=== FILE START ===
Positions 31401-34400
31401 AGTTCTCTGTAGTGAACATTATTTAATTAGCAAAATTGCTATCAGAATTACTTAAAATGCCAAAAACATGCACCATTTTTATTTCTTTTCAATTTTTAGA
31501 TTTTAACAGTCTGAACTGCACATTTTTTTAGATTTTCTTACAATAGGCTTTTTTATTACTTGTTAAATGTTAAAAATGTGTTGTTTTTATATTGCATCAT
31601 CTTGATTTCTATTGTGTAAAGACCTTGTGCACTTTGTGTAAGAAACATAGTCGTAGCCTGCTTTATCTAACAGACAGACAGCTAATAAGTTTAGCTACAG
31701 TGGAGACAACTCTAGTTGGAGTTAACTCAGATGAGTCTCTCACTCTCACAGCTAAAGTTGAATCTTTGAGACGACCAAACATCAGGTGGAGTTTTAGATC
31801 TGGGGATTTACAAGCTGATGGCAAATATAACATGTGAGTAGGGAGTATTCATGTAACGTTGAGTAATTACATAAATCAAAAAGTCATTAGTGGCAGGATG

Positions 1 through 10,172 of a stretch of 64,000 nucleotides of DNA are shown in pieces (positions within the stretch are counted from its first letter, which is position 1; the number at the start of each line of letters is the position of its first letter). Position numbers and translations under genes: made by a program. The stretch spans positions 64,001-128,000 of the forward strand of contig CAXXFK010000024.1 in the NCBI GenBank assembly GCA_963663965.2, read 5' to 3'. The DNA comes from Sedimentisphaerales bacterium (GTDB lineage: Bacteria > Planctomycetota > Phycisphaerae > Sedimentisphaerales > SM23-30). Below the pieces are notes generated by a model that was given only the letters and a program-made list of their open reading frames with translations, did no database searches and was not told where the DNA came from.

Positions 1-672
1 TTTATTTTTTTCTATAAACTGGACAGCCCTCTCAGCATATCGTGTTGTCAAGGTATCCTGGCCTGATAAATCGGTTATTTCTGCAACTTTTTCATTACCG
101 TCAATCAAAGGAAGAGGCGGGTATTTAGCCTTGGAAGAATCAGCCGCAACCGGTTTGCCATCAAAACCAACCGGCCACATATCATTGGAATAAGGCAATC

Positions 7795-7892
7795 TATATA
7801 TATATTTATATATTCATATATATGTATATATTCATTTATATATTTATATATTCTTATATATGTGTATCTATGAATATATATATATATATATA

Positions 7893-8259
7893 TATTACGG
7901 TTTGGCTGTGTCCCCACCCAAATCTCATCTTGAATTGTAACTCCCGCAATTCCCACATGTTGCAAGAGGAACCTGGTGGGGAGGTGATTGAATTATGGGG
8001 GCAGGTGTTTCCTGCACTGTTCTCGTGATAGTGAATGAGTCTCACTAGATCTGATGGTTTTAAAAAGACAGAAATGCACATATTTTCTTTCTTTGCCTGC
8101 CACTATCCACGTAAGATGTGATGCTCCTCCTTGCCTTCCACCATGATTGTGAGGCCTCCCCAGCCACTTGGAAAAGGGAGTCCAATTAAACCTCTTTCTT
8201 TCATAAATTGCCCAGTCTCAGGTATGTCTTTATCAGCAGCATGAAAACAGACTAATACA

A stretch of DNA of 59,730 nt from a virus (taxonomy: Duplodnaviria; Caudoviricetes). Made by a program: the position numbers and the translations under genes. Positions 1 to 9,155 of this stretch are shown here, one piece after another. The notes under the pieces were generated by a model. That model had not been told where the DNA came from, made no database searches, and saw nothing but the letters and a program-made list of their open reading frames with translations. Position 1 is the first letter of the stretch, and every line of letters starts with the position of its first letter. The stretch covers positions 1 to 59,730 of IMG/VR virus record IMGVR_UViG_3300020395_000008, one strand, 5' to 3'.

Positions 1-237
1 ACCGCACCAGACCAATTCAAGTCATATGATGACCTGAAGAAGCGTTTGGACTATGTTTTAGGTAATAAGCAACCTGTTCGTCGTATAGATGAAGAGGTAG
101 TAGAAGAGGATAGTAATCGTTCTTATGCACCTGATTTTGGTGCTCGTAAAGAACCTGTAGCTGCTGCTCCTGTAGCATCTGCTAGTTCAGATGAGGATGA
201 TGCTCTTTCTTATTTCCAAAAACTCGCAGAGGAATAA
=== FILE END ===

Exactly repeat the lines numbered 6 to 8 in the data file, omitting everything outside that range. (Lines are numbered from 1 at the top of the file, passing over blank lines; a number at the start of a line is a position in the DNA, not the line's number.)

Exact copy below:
31801 TGGGGATTTACAAGCTGATGGCAAATATAACATGTGAGTAGGGAGTATTCATGTAACGTTGAGTAATTACATAAATCAAAAAGTCATTAGTGGCAGGATG

Positions 1 through 10,172 of a stretch of 64,000 nucleotides of DNA are shown in pieces (positions within the stretch are counted from its first letter, which is position 1; the number at the start of each line of letters is the position of its first letter). Position numbers and translations under genes: made by a program. The stretch spans positions 64,001-128,000 of the forward strand of contig CAXXFK010000024.1 in the NCBI GenBank assembly GCA_963663965.2, read 5' to 3'. The DNA comes from Sedimentisphaerales bacterium (GTDB lineage: Bacteria > Planctomycetota > Phycisphaerae > Sedimentisphaerales > SM23-30). Below the pieces are notes generated by a model that was given only the letters and a program-made list of their open reading frames with translations, did no database searches and was not told where the DNA came from.

Positions 1-672